Part II
  • Sex is ... well ... sex is a river. Sometimes it goes up, sometimes it goes down. You can channel it, at times, but it is powerful, and can end up running, or ruining, you.
  • Also remember that an orgasm is not a climax, but an anti-climax.
  • Jack Kornfield speaks of the sign posted in Las Vegas that says, You have to be present to win. One way to learn presence (and peace) is meditation. Another is self-hypnosis. Another is getting off the freeway, or off the bus. Another is psychotherapy in its many forms: counseling, group therapy, AA. Without these it becomes steadily easier, as you age, to go mad --- mad with the sheer weight of the years and lost opportunities that turns us unforgiving, wizen, deaf, blind, and, all too often, miserably alone (figures for suicide among what they so glibly call "Senior Citizens" or "Golden Agers" are through the roof).
  • Peel off the outside leaves of Brussels sprouts. Boil the sprouts in chicken stock for about five minutes; drain, and heat with some butter and three or four pinches of caraway seeds for three or four minutes. Lemon juice and caraway also keep cole slaw from being too bland.
  • William Burroughs said that "Language is a virus from outer space." Believing that words will convey the truth can be compared to smelling a rose with the picture of a nose.
  • Dreams are mystery movies that show nightly in the theater of the mind. The moment you wake up, write them down. Inside their tangled illogical logic, they have much to teach you. You created them, and from them (e.g., from yourself) you can learn powerful lessons. They are directed by another auteur than your waking self, so they give you a different take on where you have been and what you think you are doing --- for better or worse --- to yourself.
  • A foolproof spaghetti sauce: cook a half onion, chopped, in a Dutch oven until it just begins to turn dark. Add seven or eight chopped-up Roma tomatoes, and the diced leaves and inside stalks of celery. After five or ten minutes, pour in a cup of dry white wine (not red) and two or three teaspoons of dried chicken stock. Leave the sauce on low heat for an hour or so, then spoon it over thin spaghetti cooked al dente.
  • You have a monster/god floating around inside of you. Some people choose to belittle this being, call it bad names like "The Devil." Labeling it such will cause it to cause the two of you to do devilish things to yourself, and to others. Look at Pat Robertson. It's far better to befriend this creature, stop calling it names (like "monster.") It is possible to discover its needs in order to make peace between you and it and the world.
  • Find your secret passion. It may reside in or next to your monster, but probably not. Dreams will take you there when you are ready, if you are ready.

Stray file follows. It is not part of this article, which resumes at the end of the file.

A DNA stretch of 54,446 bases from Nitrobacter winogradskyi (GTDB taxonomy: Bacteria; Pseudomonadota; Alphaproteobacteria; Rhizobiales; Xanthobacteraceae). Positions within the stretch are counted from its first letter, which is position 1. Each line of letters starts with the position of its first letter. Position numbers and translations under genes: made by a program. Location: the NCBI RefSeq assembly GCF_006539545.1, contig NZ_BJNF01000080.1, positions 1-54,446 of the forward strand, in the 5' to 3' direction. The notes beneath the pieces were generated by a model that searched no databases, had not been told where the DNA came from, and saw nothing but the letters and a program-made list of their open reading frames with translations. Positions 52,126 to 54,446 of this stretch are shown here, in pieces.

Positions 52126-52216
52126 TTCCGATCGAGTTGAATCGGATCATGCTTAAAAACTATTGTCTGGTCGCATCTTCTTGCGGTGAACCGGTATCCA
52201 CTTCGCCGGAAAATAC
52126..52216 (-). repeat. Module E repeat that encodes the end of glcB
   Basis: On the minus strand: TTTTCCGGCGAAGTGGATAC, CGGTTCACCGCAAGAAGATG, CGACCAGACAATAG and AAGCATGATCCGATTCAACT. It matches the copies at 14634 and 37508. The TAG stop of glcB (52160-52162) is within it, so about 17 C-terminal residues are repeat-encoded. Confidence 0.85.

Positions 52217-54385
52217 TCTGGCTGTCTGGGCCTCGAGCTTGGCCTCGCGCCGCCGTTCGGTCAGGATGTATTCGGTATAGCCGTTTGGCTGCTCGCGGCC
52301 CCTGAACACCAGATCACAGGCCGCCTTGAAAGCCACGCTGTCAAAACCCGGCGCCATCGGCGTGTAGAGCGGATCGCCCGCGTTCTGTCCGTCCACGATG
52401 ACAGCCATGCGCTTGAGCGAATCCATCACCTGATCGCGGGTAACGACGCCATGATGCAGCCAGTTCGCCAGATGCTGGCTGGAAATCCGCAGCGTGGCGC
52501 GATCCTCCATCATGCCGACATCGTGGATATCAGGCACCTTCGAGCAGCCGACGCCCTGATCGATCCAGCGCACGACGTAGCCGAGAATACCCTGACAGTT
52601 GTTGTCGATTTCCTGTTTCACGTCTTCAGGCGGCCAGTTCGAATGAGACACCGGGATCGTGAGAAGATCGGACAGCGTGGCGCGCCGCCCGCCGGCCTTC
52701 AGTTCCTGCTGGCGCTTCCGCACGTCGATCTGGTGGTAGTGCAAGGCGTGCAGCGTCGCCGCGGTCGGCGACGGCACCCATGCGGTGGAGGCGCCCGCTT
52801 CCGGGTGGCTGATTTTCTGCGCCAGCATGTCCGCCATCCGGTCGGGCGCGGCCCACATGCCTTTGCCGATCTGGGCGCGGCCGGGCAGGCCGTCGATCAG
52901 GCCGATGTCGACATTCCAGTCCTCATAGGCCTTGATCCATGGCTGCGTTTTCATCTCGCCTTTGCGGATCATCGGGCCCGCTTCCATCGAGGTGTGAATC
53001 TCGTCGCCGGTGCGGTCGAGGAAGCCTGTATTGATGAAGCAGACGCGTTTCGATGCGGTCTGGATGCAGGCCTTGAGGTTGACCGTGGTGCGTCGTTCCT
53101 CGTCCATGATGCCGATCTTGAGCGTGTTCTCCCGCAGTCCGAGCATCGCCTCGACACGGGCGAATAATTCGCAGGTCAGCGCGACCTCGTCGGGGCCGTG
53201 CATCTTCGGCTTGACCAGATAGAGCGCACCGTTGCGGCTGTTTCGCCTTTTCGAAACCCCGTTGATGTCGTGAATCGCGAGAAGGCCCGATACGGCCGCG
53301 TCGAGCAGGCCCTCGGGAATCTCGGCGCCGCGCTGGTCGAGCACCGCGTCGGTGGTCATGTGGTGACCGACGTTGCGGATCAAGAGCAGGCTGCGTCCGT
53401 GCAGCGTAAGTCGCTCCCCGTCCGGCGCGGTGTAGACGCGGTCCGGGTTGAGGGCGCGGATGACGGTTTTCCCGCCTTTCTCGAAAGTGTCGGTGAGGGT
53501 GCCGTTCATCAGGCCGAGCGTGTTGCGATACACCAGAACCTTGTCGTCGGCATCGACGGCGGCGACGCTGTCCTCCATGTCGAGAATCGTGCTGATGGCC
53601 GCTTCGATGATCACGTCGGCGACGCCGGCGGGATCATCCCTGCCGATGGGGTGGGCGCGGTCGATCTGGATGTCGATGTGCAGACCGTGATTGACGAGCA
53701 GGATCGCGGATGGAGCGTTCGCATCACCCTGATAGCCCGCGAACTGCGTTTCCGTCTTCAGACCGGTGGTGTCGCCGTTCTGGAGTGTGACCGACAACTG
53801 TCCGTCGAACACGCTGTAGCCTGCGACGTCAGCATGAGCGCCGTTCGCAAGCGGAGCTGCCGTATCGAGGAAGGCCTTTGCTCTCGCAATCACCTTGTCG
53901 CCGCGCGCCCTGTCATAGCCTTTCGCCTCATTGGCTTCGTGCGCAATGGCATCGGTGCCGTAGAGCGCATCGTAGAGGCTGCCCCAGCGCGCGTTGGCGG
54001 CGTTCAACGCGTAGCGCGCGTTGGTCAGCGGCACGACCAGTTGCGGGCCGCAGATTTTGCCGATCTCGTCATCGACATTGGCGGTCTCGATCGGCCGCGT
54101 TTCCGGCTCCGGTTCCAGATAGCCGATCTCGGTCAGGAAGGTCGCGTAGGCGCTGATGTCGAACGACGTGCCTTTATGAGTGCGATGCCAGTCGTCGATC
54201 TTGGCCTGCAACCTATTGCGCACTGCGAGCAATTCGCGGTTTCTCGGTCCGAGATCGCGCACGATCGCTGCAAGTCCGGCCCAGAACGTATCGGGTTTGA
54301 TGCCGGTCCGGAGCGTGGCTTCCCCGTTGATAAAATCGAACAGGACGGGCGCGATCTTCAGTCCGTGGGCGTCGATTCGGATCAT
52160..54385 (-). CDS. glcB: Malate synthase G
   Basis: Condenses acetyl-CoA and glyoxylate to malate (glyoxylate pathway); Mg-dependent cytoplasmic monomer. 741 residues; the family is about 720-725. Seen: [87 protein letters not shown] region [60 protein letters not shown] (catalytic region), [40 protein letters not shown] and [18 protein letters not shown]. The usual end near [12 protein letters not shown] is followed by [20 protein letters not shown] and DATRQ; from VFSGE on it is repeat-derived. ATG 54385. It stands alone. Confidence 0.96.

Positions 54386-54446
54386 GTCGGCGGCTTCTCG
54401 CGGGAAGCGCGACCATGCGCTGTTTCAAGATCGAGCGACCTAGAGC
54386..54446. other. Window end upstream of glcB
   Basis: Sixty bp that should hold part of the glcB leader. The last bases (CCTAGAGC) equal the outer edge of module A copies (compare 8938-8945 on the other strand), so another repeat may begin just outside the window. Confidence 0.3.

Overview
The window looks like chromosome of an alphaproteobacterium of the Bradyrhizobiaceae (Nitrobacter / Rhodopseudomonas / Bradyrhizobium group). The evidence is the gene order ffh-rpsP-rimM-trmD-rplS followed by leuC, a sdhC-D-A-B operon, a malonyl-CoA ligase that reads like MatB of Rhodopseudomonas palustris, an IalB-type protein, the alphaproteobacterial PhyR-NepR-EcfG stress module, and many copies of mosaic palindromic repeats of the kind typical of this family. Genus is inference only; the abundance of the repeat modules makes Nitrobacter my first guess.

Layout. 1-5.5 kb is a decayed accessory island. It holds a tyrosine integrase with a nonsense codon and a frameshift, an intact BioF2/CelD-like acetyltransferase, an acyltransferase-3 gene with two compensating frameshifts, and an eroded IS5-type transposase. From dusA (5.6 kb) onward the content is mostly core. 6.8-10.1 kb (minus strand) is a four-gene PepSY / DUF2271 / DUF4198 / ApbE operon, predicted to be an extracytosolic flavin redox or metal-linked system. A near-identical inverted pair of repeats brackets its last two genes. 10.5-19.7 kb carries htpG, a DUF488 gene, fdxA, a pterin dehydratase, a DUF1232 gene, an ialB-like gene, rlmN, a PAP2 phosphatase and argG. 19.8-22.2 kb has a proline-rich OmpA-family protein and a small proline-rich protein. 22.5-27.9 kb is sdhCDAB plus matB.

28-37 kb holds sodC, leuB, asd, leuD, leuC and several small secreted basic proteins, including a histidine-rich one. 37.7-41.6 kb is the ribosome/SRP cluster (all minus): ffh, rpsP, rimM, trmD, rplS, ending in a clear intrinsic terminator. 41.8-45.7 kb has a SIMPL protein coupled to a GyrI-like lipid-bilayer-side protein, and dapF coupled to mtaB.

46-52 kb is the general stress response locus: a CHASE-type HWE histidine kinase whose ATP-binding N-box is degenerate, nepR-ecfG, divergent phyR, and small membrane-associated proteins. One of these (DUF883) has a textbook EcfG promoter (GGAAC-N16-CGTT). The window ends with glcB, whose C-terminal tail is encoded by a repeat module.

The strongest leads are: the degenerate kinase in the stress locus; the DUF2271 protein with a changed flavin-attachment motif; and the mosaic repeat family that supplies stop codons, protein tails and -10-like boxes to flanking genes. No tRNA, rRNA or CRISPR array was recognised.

• Place boneless skinless chicken thighs --- lightly rubbed with olive oil --- in a square ovenproof dish. Douse with lime juice and Tabasco sauce. Sprinkle with tarragon or rosemary --- preferably freshly picked and chopped and cover with chopped Bermuda onions. Broil in the oven or on a grill, turning every three or four minutes until they are done.
  • Be wary of the systems that run our lives. Seventy years ago, Hitler was elected to office through a carefully-constructed democratic process. The people who built the American system of checks-and-balances are now long out of favor, if not dead.
  • Always have a place you can run to. It might be behind your house; it might be a beach some 5,000 miles away; it might be deep in the recesses of your soul.
  • Yellow squash is best cooked the way my granny did it. Chop off the ends and cut it in squares or rounds and boil until it's sluggish. Put in a drainer and squish it a bit to get out the water. Transfer it to a pot with hot butter and freshly chopped basil. Heat a little bit more and grind in fresh black pepper.
  • "I'm tired of Love: I'm still more tired of Rhyme
     But Money gives me pleasure all the time."
  • --- Hilaire Belloc

  • Hirouki Itsuki wrote, "How can we forget that we are born into this life crying? That when we die, we die alone." Think on death every moment you can. Not to be morbid but to be prepared. It's the only cure for old age. Mark Twain said that death was the refuge,

      the solace, the best and kindliest and most prized friend and benefactor for the erring, the forsaken, the old and weary and broken of heart.

  • --- Carlos Amantea

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